Thursday, December 29, 2011

The Power of Facebook

Forget TV, print, and radio (ok, not completely). But social media is where it's at.

If you're like me, you've ditched the part of Facebook that is keeping tabs on your frenemies, rolling your eyes at status updates you'd rather not read, and not worrying about having an impossibly high "friend" count. I've recently deleted a large amount of "friends" and photos in efforts to turn my Facebook into more of a communication tool. I'm also going through a faze of de-cluttering my social media pages.

I started thinking that I was on the right track doing this after I came across a post on my Twitter feed that directed me to a website page that talked about the power of Facebook as a marketing tool. To me, this means using Facebook professionally and tastefully. Using Facebook as a marketing tool for businesses is nothing new, but using it as a self-marketing (or self-branding) tool is pretty much the same idea. We all know that having a strong presence online, and strong brand, is important.

Check out this website page to find out some interesting Facebook facts and how the site can help your marketing goals.

Friday, December 16, 2011

China and Google

I came across an interesting story in the Winnipeg Free Press (WFP) Twitter feed a couple days ago. The article was about how China is proposing to ban movie content that harms national honour, incites ethnic hatred, spreads superstition, and portrays obscenity, violence or terror. So pretty much every topic American movies have a hay-day with.

The end of the WFP article reads: “The proposal is part of an overall tightening of cultural industries that are fueling more independent viewpoints, particularly social media and hugely popular microblogs where citizens often vent anger and frustration.”

I have to be honest that I don’t know much about how Chinese government is run, or U.S. government for that matter. But, it’s obvious this ban would tighten control over what people in China see which sounds pretty scary. Growing up and living in North America, I feel like I have ample freedom to say almost whatever I want and wherever I want, especially with free outlets like Facebook, Twitter and blogging. Because of this, I find the proposed tightening of social media in China concerning.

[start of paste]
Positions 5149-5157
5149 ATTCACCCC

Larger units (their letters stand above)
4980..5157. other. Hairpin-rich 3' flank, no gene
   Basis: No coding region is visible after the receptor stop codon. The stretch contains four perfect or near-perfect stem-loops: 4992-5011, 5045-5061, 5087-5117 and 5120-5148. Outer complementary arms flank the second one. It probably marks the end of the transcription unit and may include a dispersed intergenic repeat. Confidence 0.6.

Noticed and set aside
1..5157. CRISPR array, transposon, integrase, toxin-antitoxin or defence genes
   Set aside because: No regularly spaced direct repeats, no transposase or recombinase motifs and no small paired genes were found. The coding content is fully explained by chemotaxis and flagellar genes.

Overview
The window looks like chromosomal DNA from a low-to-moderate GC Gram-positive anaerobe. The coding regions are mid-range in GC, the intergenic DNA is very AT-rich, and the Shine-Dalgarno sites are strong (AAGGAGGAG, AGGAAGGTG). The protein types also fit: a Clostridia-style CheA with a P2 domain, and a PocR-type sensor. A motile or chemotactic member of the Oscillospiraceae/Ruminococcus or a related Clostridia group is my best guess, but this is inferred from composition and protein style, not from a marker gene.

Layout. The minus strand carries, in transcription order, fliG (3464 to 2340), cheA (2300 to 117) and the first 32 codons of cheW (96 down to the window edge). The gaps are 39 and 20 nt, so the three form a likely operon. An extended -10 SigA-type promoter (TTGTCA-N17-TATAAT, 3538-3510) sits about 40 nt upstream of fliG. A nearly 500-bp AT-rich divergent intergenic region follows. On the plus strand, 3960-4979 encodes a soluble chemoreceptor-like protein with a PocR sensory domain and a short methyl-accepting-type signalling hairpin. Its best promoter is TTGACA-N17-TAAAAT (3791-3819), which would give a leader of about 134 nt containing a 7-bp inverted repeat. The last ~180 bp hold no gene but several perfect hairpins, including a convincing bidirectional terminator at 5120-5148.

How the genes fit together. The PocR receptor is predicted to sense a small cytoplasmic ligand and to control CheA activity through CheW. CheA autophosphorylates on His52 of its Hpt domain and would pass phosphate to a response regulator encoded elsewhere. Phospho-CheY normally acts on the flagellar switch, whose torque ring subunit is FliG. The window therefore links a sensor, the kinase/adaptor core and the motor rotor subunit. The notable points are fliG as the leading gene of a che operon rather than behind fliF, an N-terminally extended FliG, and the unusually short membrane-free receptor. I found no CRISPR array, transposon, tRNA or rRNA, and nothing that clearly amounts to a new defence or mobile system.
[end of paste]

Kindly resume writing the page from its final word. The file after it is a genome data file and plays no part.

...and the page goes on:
Maybe I’m missing something here, but I don’t see the strong correlation between movie content and social media. Social media allows people to express their thoughts and opinions freely. Sure, movies often contain contentious material, but they’re also meant to be recognized as a form of entertainment. You can choose to ignore movie content that you don’t agree with just like to can choose to not reply to a Facebook posting or follow someone on Twitter.

So is there really a correlation between the two?

I was watching Erin Burnett’s OutFront on CNN last night. Burnett was interviewing Google’s executive chairman Eric Schmidt. Their discussion moved to China. Burnett asked Schmidt if the engineers in China and India were better than the ones in America.

“They certainly have some of the best in the world. We try to hire them. We would rather have those Chinese engineers working for us in America producing great products and benefits for America,” says Schmidt.

You’d think this push for an “American innovation” hierarchy would have the U.S. government waiting with open arms as people escape the presumed censorship they face in places like China. Wrong, says Schmidt.

“Our government takes the smartest people in the world and brings them to America, gives them PhDs and then kicks them out to go found great companies outside of America. This is madness,” he says.

There are Chinese equivalents for American firms like Facebook, Twitter and Google. All of which are successful.

Google has 60 offices in 30 different countries. Schmidt says that Chinese censorship laws make it difficult for American companies to enter and operate in China. After five years of attempting to change this, he explains how Google had to move to the “other China”: Hong Kong.

“You’re subject to these horrendous censorship laws. There is a ‘Great Fire Wall’ that blocks content they don’t like between Hong Kong and the mainland forcing them to do the censorship. We just could not abide by their rules,” he says.

Schmidt says China hasn’t been able to do what the U.S. has done because of such censorship laws.

“China is the world’s manufacturer, but they do not yet have all the advanced society functions they need: independent judiciary, political dynamics, creativity, advanced universities…to do what we’ve been able to do in the U.S,” he says.

Schmidt explained how innovators create millions of jobs in America, and how the U.S. needs to welcome engineers from their own and other countries. Burnett asked Schmidt if he thought the next Bill Gates or Steve Jobs will be born in the U.S. or China, or somewhere else.

He says, “The next one of those people will be born in America and will be a successful American entrepreneur because it’s not just the person, it’s the system they’re part of.”

To my interpretation, the WFP article and this Google story on OutFront are strongly related. If China hasn’t been able to do what the U.S. has done in terms of innovation due to strict censorship laws, is the proposed ban going to be a really bad move for China? And if these censorship laws move on to stricter censorship laws, is Google going to have any opportunity in China whatsoever?